National Fisherman

Scientists have successfully mapped the whole genome sequence of the Atlantic salmon, a breakthrough that should accelerate selective breeding programs for farmed salmon and reduce the aquaculture industry’s impact on wild salmon stocks.
 
“This has the potential to improve the sustainability of aquaculture, to reduce feed demand and increase feed efficiency and it might lead to reduced susceptibility to disease in fish farms,” said Brian Riddell, president and CEO of the Pacific Salmon Foundation, a non-governmental conservation organization. “If we can improve the performance of aquaculture it will translate into less risk for the Pacific salmon.”
 
An international consortium of scientists and funding bodies — including Genome BC — based in Norway, Canada and Chile spent four-and-a-half years and $10 million to map the entire DNA sequence of about 3 billion characters, essentially the genetic instruction set required to grow and operate an Atlantic salmon. The sequence will be made available at no charge to researchers.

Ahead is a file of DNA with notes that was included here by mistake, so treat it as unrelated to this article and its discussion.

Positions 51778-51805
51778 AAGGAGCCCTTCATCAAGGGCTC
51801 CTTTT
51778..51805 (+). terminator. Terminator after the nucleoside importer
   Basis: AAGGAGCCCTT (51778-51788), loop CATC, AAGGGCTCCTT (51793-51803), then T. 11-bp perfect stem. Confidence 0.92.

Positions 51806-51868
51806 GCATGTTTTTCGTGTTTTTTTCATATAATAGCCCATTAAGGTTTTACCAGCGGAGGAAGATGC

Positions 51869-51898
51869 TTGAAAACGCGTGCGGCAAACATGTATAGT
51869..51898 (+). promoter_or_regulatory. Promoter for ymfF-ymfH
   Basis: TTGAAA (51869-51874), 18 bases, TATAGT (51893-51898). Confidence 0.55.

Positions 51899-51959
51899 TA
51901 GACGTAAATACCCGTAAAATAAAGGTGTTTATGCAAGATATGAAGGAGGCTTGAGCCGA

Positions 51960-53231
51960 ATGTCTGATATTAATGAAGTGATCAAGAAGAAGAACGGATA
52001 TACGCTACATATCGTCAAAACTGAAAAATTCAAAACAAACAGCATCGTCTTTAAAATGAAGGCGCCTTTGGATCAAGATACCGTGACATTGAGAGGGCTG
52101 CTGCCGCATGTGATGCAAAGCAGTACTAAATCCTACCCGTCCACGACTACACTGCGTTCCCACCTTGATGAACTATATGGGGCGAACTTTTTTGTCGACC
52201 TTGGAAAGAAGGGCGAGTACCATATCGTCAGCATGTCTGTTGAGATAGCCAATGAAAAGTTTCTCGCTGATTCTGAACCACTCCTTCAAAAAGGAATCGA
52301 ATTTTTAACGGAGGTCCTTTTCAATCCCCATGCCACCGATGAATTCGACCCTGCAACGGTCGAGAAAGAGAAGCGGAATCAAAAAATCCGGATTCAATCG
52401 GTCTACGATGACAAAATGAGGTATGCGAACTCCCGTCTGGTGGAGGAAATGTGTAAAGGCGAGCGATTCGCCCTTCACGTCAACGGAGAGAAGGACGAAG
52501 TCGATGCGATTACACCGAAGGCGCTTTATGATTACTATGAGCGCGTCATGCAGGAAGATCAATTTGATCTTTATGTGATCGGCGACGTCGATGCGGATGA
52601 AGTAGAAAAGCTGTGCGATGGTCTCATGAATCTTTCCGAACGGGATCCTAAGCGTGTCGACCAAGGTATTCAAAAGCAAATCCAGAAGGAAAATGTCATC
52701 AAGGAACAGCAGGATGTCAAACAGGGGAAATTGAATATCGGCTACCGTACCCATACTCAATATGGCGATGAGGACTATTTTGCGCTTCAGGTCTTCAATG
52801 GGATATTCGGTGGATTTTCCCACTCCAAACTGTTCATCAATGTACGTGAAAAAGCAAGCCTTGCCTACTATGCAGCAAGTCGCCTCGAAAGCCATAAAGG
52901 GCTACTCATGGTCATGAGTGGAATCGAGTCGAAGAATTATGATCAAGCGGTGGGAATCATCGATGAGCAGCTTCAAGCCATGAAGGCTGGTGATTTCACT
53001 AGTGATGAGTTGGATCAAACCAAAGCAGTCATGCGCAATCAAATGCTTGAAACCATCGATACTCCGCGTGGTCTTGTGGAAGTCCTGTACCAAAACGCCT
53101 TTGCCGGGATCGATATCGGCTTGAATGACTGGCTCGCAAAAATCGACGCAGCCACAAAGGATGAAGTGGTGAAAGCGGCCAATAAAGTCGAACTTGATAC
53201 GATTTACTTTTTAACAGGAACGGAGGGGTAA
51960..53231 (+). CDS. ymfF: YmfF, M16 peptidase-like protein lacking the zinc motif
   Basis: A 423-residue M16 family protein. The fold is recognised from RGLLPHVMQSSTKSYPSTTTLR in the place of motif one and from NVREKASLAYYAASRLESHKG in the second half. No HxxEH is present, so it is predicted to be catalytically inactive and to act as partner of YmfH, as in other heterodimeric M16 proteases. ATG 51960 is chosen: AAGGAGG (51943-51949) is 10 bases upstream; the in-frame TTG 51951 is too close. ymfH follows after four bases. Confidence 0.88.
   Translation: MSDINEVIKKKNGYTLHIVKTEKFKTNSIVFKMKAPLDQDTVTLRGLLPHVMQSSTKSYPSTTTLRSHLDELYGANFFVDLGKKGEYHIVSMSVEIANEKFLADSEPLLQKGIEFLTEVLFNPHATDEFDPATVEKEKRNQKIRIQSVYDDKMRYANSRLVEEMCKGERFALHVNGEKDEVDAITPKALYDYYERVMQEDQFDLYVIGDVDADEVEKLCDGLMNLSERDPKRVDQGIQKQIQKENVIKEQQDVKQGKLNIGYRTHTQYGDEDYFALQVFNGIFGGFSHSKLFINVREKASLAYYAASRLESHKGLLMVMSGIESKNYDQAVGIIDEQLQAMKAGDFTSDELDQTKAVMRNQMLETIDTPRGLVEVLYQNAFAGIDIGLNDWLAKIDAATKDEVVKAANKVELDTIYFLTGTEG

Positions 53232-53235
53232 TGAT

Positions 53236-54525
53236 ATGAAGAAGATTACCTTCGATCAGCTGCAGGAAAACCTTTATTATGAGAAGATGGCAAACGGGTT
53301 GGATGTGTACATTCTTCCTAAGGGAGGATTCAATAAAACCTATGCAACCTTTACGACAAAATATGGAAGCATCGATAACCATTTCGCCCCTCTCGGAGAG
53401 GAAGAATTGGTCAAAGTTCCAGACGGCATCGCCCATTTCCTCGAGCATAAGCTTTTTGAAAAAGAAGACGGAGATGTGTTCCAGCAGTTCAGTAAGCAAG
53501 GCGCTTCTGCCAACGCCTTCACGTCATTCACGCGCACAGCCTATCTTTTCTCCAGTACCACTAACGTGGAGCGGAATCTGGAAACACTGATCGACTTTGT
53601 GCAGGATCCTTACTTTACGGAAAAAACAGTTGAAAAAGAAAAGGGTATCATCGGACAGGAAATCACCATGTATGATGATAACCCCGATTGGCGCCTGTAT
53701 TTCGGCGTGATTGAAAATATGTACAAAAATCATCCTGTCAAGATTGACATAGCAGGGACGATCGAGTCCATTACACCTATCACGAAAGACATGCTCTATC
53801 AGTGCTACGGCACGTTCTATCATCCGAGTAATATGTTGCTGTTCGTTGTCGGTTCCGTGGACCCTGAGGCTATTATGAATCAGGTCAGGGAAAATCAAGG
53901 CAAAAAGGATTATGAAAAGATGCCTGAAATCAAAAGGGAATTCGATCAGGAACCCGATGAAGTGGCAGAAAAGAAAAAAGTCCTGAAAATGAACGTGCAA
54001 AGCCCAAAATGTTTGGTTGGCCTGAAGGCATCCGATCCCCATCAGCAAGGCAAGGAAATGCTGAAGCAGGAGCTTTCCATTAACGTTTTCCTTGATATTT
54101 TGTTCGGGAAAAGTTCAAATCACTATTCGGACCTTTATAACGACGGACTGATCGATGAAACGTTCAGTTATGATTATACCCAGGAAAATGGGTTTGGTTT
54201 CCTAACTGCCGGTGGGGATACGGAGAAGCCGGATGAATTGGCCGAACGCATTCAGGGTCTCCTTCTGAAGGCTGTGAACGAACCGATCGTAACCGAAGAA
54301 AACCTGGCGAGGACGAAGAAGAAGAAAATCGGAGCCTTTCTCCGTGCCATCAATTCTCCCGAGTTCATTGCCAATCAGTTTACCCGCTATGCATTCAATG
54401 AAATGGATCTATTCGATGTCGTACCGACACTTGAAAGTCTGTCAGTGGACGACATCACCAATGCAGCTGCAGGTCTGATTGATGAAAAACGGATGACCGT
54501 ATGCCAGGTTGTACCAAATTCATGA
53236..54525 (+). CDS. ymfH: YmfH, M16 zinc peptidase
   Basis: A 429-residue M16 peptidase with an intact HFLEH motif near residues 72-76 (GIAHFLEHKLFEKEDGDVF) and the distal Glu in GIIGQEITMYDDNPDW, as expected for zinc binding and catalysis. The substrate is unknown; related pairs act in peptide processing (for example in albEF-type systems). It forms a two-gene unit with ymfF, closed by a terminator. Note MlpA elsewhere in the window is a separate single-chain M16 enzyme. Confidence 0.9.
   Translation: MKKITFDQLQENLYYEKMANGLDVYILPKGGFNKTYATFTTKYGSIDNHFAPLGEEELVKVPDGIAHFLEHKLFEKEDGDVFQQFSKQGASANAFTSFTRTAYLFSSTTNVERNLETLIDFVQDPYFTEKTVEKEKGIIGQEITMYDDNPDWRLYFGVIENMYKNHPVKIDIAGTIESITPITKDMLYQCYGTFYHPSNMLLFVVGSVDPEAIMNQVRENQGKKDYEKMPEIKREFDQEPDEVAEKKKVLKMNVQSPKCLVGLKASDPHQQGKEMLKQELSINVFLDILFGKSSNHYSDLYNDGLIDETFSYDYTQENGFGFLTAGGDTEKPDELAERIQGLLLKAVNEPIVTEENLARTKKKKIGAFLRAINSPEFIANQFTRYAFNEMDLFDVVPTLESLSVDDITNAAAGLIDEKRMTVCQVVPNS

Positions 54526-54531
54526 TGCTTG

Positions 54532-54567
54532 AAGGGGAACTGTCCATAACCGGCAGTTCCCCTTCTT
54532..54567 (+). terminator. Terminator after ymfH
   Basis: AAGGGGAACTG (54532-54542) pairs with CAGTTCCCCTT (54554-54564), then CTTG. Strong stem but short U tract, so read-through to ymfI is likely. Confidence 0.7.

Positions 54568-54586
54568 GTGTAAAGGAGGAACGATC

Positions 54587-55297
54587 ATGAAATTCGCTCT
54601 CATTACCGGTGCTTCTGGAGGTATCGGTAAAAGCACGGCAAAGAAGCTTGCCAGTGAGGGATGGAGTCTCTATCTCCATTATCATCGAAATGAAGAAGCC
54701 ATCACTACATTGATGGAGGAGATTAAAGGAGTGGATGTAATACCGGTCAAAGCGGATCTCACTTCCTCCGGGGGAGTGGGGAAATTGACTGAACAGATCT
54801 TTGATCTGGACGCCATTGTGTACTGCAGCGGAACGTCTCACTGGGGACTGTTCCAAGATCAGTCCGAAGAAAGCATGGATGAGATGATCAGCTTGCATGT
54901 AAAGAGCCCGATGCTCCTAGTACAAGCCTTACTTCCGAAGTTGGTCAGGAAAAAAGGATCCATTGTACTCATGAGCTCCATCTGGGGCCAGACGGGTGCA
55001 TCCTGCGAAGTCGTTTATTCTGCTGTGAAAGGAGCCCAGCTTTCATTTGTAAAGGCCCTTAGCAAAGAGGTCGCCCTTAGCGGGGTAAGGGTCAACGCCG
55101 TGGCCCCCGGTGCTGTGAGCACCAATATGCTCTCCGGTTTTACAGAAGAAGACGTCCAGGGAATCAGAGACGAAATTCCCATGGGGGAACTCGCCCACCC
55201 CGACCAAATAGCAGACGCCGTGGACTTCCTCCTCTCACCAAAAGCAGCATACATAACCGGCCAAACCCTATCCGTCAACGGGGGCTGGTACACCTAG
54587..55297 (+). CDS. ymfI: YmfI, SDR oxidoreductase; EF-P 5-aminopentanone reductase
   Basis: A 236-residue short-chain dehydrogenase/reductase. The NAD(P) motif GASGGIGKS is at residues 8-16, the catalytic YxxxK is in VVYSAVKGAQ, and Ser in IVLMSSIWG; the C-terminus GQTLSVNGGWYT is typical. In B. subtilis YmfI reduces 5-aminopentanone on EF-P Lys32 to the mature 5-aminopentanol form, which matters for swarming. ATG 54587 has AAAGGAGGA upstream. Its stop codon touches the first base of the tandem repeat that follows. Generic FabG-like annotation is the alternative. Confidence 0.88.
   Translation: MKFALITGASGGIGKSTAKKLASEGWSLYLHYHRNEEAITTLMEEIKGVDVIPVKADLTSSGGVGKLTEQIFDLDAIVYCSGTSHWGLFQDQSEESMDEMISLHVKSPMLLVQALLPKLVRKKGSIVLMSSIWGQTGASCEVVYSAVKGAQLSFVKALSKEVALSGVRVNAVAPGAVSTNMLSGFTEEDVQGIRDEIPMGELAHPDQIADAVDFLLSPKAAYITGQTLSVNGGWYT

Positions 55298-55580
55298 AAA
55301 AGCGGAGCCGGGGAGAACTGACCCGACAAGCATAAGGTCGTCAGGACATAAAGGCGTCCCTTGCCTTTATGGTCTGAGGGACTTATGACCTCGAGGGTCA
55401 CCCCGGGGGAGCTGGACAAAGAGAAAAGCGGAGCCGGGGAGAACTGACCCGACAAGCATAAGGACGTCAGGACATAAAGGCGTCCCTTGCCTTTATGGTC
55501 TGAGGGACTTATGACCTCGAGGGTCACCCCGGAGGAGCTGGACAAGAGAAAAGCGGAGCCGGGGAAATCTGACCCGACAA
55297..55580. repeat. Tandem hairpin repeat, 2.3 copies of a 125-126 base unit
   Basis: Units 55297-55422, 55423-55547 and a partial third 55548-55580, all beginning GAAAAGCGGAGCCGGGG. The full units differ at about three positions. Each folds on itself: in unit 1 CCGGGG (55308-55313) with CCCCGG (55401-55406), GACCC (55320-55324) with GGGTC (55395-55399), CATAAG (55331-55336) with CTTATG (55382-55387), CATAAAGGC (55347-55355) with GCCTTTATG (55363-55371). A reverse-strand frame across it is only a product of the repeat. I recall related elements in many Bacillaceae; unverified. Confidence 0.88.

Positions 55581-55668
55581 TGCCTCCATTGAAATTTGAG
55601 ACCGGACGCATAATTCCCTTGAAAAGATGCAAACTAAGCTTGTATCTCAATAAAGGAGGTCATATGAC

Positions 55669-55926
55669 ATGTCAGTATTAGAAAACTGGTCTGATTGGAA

The announcement is to be made Tuesday at the International Conference on Integrative Salmonid Biology in Vancouver.
 
Read the full story at the Vancouver Sun>>

National Fisherman Live

National Fisherman Live: 12/16/14

In this episode, Bruce Buls, WorkBoat's technical editor, interviews Long Island lobsterman John Aldridge, who survived for 12 hours after falling overboard in the dead of night. Aldridge was the keynote speaker at the 2014 Pacific Marine Expo, which took place Nov. 19-21 in Seattle.

Inside the Industry

NOAA, in consultation with the Department of the Interior, has appointed 10 new members to the Marine Protected Areas Federal Advisory Committee. The 20-member committee is composed of individuals with diverse backgrounds and experience who advise the departments of commerce and the interior on ways to strengthen and connect the nation's MPA programs. The new members join the 10 continuing members appointed in 2012.

Read more...

Fishermen in Western Australia captured astonishing footage this week as a five-meter-long great white shark tried to steal their catch, ramming into the side of their boat.
 
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